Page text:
15. That is my hand in the top two photos (it’s RF’s coat though; it was cold and he’s a gentleman), and I can attest that all three photos are both genuine and unedited. The Glock failed three separate times that afternoon.

    • Well, dang, now that you mention it–that is indeed a pretty hand–if you and RF don’t mind my saying so.

  16. Gee and I was gonna’ get a GLOCK brand GLOCK. Now you tell me they ain’t “perfection”…

    • No, but reliability-wise, they are pretty close. While the Glock-related hubris of so many of the brands fanboys annoys me, I can’t deny that they are great guns. I love my Glock 21 Gen 4 to death.

  17. Guns can (and do) fail…because they’re something produced by people. Everything we make can and will fail eventually. Like others have said, be prepared for it, because it will happen at the worst possible time when you’re not expecting it.

    Now saying that, the only malfunction I’ve ever had with my M&P was with some lightweight (165 or 180 grain…I think) reloads I’d bought at a gun show. One was a stove pipe and the other was simply a failure to lock the slide on the last round. So far…it has digested every factory round of 230 grain FMJ I’ve put through it. So far…subject to change next time I squeeze the trigger.

    • Google M&P dead trigger.

      I’ve had it happen to me a couple of times with a friend’s M&P. Fortunately nobody was trying to shoot at me.

  18. I don’t know what happened in those photos, but it’s fairly common knowledge among Glock owners that they will stovepipe like that first shot if you shoot it without a magazine.

    Anecdotal evidence seems to suggest the Glock 42 may not be as reliable as their company reputation. That’s part of the reason I haven’t bought one. That, and well, it’s a .380.

    Not sure what’s up with the Hornady Critical Defense reference. HCD has a nickel plated case and those pictures look like bare brass to me.

    • Yep. Glocks rely on upward pressure from the magazine for clean ejection. They will of course eject without a mag in, usually (almost always), but I have personally had stove pipe issues start up at a high round count on a set of mags. I fixed it by replacing the mag springs.

      I have also seen them often just drop the empty out the mag well when doing a 1911 style ejection test without a mag in.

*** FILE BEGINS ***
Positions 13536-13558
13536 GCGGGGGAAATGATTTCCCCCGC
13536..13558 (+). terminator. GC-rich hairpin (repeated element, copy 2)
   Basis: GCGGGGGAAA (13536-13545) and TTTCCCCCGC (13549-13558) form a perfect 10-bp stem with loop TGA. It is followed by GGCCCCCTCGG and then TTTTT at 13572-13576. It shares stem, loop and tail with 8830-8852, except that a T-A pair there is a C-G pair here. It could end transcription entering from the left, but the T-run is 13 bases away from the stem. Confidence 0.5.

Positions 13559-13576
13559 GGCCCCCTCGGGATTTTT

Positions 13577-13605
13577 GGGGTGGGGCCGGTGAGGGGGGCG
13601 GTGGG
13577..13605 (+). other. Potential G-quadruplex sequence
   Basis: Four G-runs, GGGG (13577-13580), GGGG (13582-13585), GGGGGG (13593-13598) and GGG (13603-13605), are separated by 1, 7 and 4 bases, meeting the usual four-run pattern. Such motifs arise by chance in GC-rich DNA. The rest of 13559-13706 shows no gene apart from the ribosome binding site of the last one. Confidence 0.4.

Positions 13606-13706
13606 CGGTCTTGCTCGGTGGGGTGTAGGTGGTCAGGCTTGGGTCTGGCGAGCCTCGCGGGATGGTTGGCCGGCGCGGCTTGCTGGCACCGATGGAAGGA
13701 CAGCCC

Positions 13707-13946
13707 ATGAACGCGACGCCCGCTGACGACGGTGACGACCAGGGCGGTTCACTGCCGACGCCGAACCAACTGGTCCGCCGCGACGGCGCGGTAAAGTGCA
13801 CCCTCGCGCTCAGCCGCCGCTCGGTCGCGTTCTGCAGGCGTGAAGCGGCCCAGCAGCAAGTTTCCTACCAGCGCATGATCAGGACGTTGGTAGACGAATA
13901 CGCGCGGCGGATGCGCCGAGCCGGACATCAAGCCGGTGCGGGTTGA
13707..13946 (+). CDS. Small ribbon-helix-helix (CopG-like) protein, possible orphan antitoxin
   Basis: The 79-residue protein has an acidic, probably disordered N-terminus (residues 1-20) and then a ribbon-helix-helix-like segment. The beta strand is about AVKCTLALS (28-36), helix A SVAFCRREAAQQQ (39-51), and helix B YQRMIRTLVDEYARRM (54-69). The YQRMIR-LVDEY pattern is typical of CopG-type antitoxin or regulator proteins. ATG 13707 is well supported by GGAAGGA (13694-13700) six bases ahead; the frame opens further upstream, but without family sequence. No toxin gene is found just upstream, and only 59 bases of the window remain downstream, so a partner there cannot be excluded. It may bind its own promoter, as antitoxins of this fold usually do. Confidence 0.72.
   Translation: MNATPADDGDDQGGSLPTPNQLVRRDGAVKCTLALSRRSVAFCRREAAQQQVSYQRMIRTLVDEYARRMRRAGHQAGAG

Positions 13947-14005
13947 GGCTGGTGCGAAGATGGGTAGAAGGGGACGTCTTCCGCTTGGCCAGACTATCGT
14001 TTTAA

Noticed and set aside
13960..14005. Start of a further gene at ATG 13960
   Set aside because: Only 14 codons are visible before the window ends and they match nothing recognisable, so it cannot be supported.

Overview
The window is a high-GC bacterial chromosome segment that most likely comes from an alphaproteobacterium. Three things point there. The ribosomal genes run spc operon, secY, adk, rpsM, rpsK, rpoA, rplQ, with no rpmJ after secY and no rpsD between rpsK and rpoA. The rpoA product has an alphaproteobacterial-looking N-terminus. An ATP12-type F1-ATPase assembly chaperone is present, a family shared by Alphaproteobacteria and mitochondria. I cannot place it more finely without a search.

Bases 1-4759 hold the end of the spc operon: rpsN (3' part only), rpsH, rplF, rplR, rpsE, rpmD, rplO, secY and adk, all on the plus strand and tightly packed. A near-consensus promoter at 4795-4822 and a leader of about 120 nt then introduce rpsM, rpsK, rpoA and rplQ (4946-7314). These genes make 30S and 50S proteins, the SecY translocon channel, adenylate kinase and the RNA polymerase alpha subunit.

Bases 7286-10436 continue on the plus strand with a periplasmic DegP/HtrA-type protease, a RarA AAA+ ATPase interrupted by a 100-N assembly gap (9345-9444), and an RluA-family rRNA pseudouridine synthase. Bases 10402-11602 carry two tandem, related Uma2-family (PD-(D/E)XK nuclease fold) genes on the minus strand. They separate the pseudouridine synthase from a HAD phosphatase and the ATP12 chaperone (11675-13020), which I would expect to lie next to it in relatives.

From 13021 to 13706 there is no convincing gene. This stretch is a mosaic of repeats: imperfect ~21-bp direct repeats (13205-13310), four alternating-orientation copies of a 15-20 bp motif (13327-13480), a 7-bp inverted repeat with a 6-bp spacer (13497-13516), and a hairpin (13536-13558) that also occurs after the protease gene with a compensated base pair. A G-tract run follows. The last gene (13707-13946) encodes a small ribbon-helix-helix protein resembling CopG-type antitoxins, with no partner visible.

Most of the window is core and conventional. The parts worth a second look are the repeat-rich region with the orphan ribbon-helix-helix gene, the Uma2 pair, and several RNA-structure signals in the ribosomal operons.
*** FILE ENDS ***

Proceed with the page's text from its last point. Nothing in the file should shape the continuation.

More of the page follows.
• Yes. The strain screw is NOT used to lessen the trigger pull. The strain screw is either all the way in, or all the way out (ie, removed). Period, full stop.

  19. Glock “Perfection.” Except when it isn’t.

    This is another reason why, for those who don’t practice often, or use their guns that often, I like revolvers. No limp-wrist failure. No tap-rack-bang drill. Just keep it in good repair, feed it crimped ammo and pull the trigger.

    • It’s also a lot simpler to figure out whether a revolver is loaded or unloaded. The chamber is the most hidden part of a semiauto (or any other kind of mag-fed gun, for that matter), and I find newbies have a hard time understanding that pulling the mag out doesn’t render the gun unloaded. (And actually, a gun with an empty chamber and a full mag is a lot more “unloaded” than a gun with no mag and a round in the chamber.)

      That’s another excellent reason to recommend revolvers to people who aren’t skilled with firearms and aren’t interested in practicing.

      Though personally, I find the “revolvers never fail on you” nonsense to be much more common than any “Glocks never fail on you” nonsense.

  20. All guns fail. Had a Kimber jam at the most inappropriate time….lessons learned: tight guns and getting them n the dirt is a bad idea. Back ups are a great thing. Sold the Kimber, bought another Glock and a smith airweight.

  21. I am a Glock Armorer

    Have been a long time.

    Look at the empty shell casing, its very
    dirty and does not match the other
    loaded bullets!!!!!!!!!!!

    I have never seen a problem like that.

    Lock your wrist, so the gun will work right.

    The only time I see that types of miss
    feeds, is when a demo is up at a range
    to show people what can happen,
    when things go wrong.

    I set that miss feed up all the time,
    you place a empty shell
    is the ejection port and let
    the slide gently go forward, with
    the shell trapped in ejection port
    then you lock a loaded mag in the gun,
    you then gently pull the slide back, till
    the shell casing falls into the chamber,
    in turn this jams the gun badly!!!!

    Now you teach the person (people) using
    the gun to clear that type of jam,
    and how fix this worst case problem.

    That is very much staged photos.

    More than likely a range officer doing a demo.

  22. I have a Springfield XD40 have 7500 rounds thru it so far. Even Tula. IT HAS NEVER FAILED. Not once. I have tried limp wristing. Shooting one hand, weak hand. It has fed everything always.